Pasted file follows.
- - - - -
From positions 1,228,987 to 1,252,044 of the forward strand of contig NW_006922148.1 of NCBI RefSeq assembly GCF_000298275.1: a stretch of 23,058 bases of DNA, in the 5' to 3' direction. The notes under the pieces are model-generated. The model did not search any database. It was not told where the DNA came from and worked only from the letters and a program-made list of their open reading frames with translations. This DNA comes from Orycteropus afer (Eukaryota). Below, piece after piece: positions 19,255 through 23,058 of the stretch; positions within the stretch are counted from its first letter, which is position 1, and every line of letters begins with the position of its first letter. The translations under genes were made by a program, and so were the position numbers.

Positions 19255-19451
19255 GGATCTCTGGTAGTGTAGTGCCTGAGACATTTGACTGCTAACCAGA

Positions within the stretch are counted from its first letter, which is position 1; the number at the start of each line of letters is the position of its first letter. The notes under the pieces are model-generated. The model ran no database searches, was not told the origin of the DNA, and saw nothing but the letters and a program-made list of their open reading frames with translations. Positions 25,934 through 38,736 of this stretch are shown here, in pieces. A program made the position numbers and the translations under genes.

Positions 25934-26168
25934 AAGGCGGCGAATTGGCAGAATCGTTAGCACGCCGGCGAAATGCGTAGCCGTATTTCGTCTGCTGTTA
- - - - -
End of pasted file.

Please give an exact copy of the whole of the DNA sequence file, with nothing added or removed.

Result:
From positions 1,228,987 to 1,252,044 of the forward strand of contig NW_006922148.1 of NCBI RefSeq assembly GCF_000298275.1: a stretch of 23,058 bases of DNA, in the 5' to 3' direction. The notes under the pieces are model-generated. The model did not search any database. It was not told where the DNA came from and worked only from the letters and a program-made list of their open reading frames with translations. This DNA comes from Orycteropus afer (Eukaryota). Below, piece after piece: positions 19,255 through 23,058 of the stretch; positions within the stretch are counted from its first letter, which is position 1, and every line of letters begins with the position of its first letter. The translations under genes were made by a program, and so were the position numbers.

Positions 19255-19451
19255 GGATCTCTGGTAGTGTAGTGCCTGAGACATTTGACTGCTAACCAGA

Positions within the stretch are counted from its first letter, which is position 1; the number at the start of each line of letters is the position of its first letter. The notes under the pieces are model-generated. The model ran no database searches, was not told the origin of the DNA, and saw nothing but the letters and a program-made list of their open reading frames with translations. Positions 25,934 through 38,736 of this stretch are shown here, in pieces. A program made the position numbers and the translations under genes.

Positions 25934-26168
25934 AAGGCGGCGAATTGGCAGAATCGTTAGCACGCCGGCGAAATGCGTAGCCGTATTTCGTCTGCTGTTA